Traffic, work, bills, broken fridge… daily life can be overwhelming at times—and even more so during the holiday hustle and bustle. If you’re looking to feel some cheer amidst all the stress, all you need to do is show a little kindness toward friends and strangers, and this is according to science.

A study published this month in Clinical Psychological Science suggests a dose of helpful support for others helps you cope with your own stress, boosting your mood and level of positive emotions. To figure this out, 77 adults reported their daily stressful events for 14 days, as well as any instances when they performed “helpful behaviors” like assisting someone with schoolwork and opening a door (it just takes a second!). They also rated their mental health for that day.

DEEP TISSUE

Not only did the “helpful people” have a higher sense of well-being, but the effect was also cumulative, as more helping resulted in higher scores in daily positive emotion and better mental health—with no drop in good feelings when the day got stressful. On the other hand, those reporting “low helping behavior” indicated lower positive emotions scores and higher feelings of stress that day.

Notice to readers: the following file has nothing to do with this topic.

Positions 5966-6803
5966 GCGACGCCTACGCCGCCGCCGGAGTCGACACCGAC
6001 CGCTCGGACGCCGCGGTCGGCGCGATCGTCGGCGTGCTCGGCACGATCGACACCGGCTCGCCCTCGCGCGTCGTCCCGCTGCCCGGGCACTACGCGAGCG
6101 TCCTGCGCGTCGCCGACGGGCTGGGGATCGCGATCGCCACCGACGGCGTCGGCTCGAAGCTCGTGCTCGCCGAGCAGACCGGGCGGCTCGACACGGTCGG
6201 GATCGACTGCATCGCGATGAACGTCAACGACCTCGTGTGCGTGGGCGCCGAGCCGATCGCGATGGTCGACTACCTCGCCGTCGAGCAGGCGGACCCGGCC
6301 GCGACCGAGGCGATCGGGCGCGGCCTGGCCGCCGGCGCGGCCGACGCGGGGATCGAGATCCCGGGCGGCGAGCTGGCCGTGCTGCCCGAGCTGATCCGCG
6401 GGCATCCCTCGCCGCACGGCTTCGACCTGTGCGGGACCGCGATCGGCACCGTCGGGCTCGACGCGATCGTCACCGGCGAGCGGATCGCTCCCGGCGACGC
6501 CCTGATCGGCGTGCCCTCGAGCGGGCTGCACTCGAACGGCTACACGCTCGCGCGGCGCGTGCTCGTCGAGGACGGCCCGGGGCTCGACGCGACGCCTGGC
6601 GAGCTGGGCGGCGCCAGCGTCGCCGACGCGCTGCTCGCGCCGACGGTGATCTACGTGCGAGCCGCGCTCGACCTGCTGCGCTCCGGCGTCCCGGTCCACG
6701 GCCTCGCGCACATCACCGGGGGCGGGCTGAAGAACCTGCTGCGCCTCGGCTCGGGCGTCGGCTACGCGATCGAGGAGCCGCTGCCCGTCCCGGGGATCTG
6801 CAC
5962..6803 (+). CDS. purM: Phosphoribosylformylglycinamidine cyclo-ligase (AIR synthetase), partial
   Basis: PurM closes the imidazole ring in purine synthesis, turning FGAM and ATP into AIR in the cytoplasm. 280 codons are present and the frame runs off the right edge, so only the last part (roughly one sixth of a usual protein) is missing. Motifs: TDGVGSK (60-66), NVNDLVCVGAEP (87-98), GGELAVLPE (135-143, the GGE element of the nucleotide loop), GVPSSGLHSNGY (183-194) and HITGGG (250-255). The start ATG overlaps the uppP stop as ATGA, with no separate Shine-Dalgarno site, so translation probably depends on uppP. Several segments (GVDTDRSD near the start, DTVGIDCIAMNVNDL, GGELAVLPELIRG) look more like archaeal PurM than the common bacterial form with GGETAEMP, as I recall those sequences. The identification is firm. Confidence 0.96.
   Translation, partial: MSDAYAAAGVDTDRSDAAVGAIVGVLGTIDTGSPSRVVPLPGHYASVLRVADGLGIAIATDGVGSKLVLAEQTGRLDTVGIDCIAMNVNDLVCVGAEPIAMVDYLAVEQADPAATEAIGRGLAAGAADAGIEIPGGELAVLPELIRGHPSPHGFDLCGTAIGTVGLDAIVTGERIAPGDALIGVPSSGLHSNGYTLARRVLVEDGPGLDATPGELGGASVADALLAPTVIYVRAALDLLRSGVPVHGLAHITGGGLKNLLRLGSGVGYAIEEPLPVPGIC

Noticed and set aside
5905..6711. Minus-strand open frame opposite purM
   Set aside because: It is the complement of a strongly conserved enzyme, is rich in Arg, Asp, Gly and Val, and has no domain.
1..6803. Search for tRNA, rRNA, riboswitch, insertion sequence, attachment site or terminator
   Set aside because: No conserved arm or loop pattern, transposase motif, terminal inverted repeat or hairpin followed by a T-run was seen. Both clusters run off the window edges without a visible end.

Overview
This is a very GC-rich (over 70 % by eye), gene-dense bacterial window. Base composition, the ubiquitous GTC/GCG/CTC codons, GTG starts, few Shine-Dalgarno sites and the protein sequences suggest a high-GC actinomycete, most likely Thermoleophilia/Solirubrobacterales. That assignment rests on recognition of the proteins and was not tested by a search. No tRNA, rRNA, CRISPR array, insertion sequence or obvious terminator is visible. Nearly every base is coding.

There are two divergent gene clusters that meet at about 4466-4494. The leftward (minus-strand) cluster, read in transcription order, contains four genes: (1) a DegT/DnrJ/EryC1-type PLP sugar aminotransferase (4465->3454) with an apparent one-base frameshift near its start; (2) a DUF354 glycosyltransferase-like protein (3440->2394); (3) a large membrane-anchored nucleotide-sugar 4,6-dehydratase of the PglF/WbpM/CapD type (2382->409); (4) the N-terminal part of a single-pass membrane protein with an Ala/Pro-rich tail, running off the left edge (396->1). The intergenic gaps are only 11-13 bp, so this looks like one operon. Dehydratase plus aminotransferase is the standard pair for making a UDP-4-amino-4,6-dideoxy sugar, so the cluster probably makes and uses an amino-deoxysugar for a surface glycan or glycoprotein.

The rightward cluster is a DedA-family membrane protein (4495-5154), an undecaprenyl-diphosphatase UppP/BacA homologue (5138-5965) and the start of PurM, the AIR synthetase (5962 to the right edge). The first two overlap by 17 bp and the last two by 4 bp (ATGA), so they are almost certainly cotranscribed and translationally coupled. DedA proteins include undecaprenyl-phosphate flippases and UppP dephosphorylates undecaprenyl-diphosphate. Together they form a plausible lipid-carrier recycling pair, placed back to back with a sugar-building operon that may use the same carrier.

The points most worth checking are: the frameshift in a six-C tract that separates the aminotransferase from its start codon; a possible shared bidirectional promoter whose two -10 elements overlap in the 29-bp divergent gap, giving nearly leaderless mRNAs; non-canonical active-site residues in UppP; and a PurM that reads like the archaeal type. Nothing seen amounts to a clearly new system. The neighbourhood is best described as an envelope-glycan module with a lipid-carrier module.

Performing acts of kindness, such as doing a roommate’s dishes or donating to a charity, can also relieve anxiety in social situations. Researchers say that good deeds help us anticipate more positive responses from people, which helps lessen fear of rejection. In fact, when we even witness a moment of generosity, it creates something researchers call “moral elevation,” which lowers our stress levels.

During this holiday season, keep your eye out for opportunities to perk up someone else’s mood, like taking time to say hello to a store clerk or volunteering one weekend afternoon. It’s clear that when we help others, we also help ourselves.

 

Source:

  1. Medical News Today: Feeling stressed? The remedy may lie in helping others